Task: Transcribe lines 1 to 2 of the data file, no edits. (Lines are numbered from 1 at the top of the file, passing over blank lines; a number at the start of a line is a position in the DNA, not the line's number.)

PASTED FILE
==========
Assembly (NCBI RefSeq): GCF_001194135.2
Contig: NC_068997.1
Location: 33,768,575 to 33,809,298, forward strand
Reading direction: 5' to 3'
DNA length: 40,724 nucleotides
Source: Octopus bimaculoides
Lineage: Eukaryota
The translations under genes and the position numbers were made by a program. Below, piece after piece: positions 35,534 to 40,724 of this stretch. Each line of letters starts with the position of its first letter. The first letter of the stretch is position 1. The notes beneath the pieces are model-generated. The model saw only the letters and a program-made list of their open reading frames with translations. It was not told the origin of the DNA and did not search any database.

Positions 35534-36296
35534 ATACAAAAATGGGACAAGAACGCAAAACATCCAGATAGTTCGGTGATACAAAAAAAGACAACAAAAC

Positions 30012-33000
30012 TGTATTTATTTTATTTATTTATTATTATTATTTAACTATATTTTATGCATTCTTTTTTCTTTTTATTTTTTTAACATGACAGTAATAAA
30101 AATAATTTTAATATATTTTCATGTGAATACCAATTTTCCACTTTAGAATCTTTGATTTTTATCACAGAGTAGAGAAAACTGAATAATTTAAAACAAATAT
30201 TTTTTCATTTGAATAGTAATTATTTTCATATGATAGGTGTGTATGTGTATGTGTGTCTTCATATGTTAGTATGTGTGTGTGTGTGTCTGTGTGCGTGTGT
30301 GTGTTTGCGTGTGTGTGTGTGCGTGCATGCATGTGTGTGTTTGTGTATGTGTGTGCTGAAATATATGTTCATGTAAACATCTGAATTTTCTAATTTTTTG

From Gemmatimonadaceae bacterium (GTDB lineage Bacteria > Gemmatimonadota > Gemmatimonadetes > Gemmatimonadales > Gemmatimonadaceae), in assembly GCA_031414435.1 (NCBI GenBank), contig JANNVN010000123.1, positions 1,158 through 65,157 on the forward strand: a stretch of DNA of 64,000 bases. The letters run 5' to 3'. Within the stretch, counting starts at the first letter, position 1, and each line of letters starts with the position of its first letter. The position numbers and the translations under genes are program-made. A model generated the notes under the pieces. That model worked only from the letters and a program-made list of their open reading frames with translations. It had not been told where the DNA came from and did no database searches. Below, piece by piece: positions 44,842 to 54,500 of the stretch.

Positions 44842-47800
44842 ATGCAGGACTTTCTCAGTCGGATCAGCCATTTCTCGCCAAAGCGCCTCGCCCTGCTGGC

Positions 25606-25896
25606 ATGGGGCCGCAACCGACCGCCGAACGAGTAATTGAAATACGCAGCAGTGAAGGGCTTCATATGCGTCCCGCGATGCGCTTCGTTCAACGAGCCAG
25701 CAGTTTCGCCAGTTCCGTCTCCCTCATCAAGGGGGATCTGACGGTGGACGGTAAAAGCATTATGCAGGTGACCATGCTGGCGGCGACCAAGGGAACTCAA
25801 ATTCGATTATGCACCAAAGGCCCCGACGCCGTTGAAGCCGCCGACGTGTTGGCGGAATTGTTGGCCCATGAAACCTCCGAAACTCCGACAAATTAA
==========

Assembly (NCBI RefSeq): GCF_001194135.2
Contig: NC_068997.1